We thank all the sisters and young people in formation who pray and support the implementation of this proposal approved by the IX General Assembly of the Congregation (2016), regarding the MSCS Itinerant Service. May our sisters who are already in heaven help us to be ever more missionary and daring witnesses of God’s love, with migrants and refugees.

Through the intercession of Blessed John Baptist Scalabrini, Blessed Assunta Marchetti and the venerable servant of God Giuseppe Marchetti, we entrust this process to the Lord, asking Him to strengthen our journey so as to be able to give new and ever more appropriate responses to the appeals of our migrant and refugee brothers.

In Sao Paulo meeting on reform and new migrant needs

The increasing mobility of human beings throughout the world has led Scalabrinian missionaries to a radical attitude of reform within the Order to better meet the needs of migration and shelter. To continue this process, the Scalabrinian Sisters of the Province of São Paulo met at the São Carlos Professional Center in the city of Aparecida-SP. The event started on the afternoon of this Saturday 10th and ended on the 12th.

According to a report presented by the Mission Manager of the Province of São Paulo, Sister Janet Ferreira (data from the International Organization for Migration), South America contains about 5,826,400 immigrants here for geographical, environmental, political and global economic crisis reasons. the data also reveal a feminization of migrations, since 50.9% of these displaced are women, followed by 17.7% of young people under 20 years of age and 16.5% of those over 65 years of age.

The Latin American countries that have received the largest number of migrants are Argentina with 2 million, Venezuela, 1.4 million and Brazil with 713 thousand emigrants. These come from Haiti, Cuba, Venezuela, Ecuador, African countries (Senegal, Congo, Angola, Mozambique, Nigeria, among others), South and Southeast Asia (Bangladesh, Pakistan, Philippines, India, Nepal) and from Asia and the Middle East (Syria) These migratory flows tend to increase without precedent in history. The Congregation hastens to reorganize all its dimensions (pastoral, formation, apostolate and administration) in order to face the challenges that this reality proposes.

But entering into a process of reforming a 120-year history order requires a lot of openness from the members, a significant passion for the mission, because it presupposes structural changes, in this regard Sister Sandra Maria Pinheiro, provincial superior of the Province of St. Paul emphasized that the reorganization of the Congregation should be undertaken as a movement of spiritual rather than administrative renewal, with an attitude of availability, a disposition of the heart for the search for the will of God, and rethinking the structures in view of the mission.

Also according to Pinheiro, this reorganization process requires that everyone has “a giraffe appearance”. The giraffe with its large neck can look up and open up to the horizons. “We need a look that does not exhaust our little world of personal fears and needs,” he said.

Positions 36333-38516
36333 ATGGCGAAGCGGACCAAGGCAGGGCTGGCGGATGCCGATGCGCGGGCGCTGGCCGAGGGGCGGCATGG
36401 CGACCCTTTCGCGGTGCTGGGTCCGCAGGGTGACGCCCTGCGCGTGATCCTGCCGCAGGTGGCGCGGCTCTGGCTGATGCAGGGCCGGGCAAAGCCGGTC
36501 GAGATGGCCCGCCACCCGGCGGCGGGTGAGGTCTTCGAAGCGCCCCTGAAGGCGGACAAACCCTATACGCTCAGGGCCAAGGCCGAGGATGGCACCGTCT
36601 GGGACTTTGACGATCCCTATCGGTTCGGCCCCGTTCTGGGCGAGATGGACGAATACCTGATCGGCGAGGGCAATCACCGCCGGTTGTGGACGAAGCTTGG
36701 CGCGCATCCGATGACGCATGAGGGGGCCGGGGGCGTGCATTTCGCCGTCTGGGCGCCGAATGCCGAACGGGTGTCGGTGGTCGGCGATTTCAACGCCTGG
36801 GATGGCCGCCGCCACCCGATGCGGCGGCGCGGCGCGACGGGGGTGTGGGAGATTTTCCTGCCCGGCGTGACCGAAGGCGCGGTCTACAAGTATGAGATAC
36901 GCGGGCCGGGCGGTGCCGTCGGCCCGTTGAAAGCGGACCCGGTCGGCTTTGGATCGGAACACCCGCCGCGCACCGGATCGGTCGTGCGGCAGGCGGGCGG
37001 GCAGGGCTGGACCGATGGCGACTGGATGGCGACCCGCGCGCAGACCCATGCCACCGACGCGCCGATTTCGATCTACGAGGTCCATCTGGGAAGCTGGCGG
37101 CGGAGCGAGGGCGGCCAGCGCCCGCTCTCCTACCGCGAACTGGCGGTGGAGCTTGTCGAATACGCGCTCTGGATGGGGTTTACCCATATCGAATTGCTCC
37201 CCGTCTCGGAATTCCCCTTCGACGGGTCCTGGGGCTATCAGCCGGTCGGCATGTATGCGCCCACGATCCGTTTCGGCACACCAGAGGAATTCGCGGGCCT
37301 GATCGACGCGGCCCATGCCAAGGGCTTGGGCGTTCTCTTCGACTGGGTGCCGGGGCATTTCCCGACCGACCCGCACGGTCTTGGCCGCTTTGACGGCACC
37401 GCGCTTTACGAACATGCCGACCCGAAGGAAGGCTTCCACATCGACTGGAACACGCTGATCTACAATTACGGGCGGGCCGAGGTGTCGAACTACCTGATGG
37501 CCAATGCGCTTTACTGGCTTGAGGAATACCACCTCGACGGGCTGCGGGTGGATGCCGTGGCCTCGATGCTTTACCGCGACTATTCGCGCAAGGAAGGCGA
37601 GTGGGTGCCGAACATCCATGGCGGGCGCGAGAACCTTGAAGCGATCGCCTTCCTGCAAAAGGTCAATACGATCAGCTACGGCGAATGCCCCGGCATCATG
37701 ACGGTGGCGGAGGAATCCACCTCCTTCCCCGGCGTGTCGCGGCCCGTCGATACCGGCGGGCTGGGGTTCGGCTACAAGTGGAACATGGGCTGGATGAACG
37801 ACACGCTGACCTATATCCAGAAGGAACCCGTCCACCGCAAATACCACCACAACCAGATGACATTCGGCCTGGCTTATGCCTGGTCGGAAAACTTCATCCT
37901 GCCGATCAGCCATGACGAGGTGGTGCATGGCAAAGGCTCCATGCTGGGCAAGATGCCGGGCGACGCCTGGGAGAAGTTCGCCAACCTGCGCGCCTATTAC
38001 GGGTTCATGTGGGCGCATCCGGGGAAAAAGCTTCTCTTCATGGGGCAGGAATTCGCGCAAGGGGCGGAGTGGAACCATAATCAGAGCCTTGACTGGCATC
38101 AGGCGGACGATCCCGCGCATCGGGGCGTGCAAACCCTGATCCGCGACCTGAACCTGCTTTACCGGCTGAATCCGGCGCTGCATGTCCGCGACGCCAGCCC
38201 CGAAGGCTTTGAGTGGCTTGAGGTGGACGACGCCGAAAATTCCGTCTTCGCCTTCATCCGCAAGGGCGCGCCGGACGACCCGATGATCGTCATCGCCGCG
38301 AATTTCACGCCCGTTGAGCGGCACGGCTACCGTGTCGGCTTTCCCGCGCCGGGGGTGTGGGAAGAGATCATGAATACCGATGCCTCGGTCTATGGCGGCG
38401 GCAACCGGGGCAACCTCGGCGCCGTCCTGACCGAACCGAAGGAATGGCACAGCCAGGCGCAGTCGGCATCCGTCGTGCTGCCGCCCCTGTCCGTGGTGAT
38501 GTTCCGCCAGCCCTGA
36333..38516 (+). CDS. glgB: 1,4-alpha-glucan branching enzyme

For Sister Sandra, the reorganization “is an opportunity to reinvent the Consecrated Religious Life for our times, and thus recover its prophetic character of proclamation because we want to serve more and better for migrants and refugees”. Sr. Neuza Botelho dos Santos and Sr. Ana Conceição Sales also advised the formation and administration of the Sister, who presented the path taken so far in these areas towards reorganization.

Present in 27 countries, the Scalabrinian missionaries intend to reduce the number of provinces, to unify their efforts in all sectors to make their presence more effective where the migratory flows are greater.These days the Sisters belonging to the Province of Aparecida are satisfied, with based in São Paulo, which will be merged into one unit from the three existing provinces in Brazil from December 2018.

Source: Scalabrinian Press

Sister. Lucia one of the 100 most influential Brazilian health

The Scalabrinian Sr. Lucia Boniatti is one of the 100 most influential people in Brazil. This is what emerges from a prize organized by the Grupo Mídia of San Paolo. Sister Lucia is the director of the Mother of God Hospital in Porto Alegre, second hospital in Latin America and before the Region.

“Working to welcome is our philosophy of the congregation so that everyone can be welcomed in a human way – he explains – we have excellent doctors but we want to make sure that the human being is welcomed in its entirety. This goes in the direction of creating empathy for fragile human beings seeking help. Love takes care more than medicine: science exists and does good but nothing exceeds love, attention, compunction and presence “. The Madre di Dio hospital has been operating since 1979 and has 380 beds. It is one of the pioneering places in the fight against cancer in Brazil.

Scalabrinians, Sister Lucia professes perpetual vows

Scalabrinians, Sister Lucia professed perpetual vowsThe Scalabrinian Sister Lucia Amarante Ferreira da Silva professed perpetual vows in the city of Bonfinópolis de Minas on Sunday 26 November. He did so in the presence of hundreds of lay people of the diocese and not, also coming from the cities of Brasília, Ferndale, Curitiba, Santo André, São Paulo and Quito, capital of Ecuador.

Fr Jorge Alves Bezerra, bishop of Paracatu, underlined how consecration is a life dedicated to the service of the most needy, and reiterated the importance of working with migrants.

He asked the faithful to be an outgoing church and concluded by saying that the world is full of the presence of God, but that they have no eyes to see and hands that are placed at the service of the Kingdom.

Fonte: mscs.org.br